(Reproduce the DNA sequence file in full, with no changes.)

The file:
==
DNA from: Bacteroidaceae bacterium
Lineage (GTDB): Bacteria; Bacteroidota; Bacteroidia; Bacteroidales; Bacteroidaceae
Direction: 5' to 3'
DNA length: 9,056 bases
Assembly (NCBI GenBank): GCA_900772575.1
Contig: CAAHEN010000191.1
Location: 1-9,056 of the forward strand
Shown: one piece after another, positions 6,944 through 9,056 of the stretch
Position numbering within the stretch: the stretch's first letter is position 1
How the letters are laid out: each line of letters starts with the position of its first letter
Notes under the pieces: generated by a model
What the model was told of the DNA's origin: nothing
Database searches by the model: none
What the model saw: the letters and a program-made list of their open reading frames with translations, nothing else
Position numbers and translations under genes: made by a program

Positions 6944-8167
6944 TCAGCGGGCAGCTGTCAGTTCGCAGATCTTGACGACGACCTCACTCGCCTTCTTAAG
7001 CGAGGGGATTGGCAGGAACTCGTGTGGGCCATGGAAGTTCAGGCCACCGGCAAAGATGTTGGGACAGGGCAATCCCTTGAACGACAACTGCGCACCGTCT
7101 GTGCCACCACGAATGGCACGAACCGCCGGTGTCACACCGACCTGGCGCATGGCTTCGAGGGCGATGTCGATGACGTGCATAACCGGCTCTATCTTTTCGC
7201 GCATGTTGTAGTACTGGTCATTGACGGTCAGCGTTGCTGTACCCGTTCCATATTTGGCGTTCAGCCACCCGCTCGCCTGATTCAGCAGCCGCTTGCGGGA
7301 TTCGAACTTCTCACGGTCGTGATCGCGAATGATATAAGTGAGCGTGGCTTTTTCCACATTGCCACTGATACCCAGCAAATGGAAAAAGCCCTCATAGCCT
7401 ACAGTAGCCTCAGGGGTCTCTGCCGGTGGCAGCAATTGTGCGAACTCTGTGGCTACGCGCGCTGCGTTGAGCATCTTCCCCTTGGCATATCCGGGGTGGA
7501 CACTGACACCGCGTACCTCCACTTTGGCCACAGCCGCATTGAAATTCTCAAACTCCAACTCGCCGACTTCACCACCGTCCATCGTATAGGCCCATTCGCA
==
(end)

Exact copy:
DNA from: Bacteroidaceae bacterium
Lineage (GTDB): Bacteria; Bacteroidota; Bacteroidia; Bacteroidales; Bacteroidaceae
Direction: 5' to 3'
DNA length: 9,056 bases
Assembly (NCBI GenBank): GCA_900772575.1
Contig: CAAHEN010000191.1
Location: 1-9,056 of the forward strand
Shown: one piece after another, positions 6,944 through 9,056 of the stretch
Position numbering within the stretch: the stretch's first letter is position 1
How the letters are laid out: each line of letters starts with the position of its first letter
Notes under the pieces: generated by a model
What the model was told of the DNA's origin: nothing
Database searches by the model: none
What the model saw: the letters and a program-made list of their open reading frames with translations, nothing else
Position numbers and translations under genes: made by a program

Positions 6944-8167
6944 TCAGCGGGCAGCTGTCAGTTCGCAGATCTTGACGACGACCTCACTCGCCTTCTTAAG
7001 CGAGGGGATTGGCAGGAACTCGTGTGGGCCATGGAAGTTCAGGCCACCGGCAAAGATGTTGGGACAGGGCAATCCCTTGAACGACAACTGCGCACCGTCT
7101 GTGCCACCACGAATGGCACGAACCGCCGGTGTCACACCGACCTGGCGCATGGCTTCGAGGGCGATGTCGATGACGTGCATAACCGGCTCTATCTTTTCGC
7201 GCATGTTGTAGTACTGGTCATTGACGGTCAGCGTTGCTGTACCCGTTCCATATTTGGCGTTCAGCCACCCGCTCGCCTGATTCAGCAGCCGCTTGCGGGA
7301 TTCGAACTTCTCACGGTCGTGATCGCGAATGATATAAGTGAGCGTGGCTTTTTCCACATTGCCACTGATACCCAGCAAATGGAAAAAGCCCTCATAGCCT
7401 ACAGTAGCCTCAGGGGTCTCTGCCGGTGGCAGCAATTGTGCGAACTCTGTGGCTACGCGCGCTGCGTTGAGCATCTTCCCCTTGGCATATCCGGGGTGGA
7501 CACTGACACCGCGTACCTCCACTTTGGCCACAGCCGCATTGAAATTCTCAAACTCCAACTCGCCGACTTCACCACCGTCCATCGTATAGGCCCATTCGCA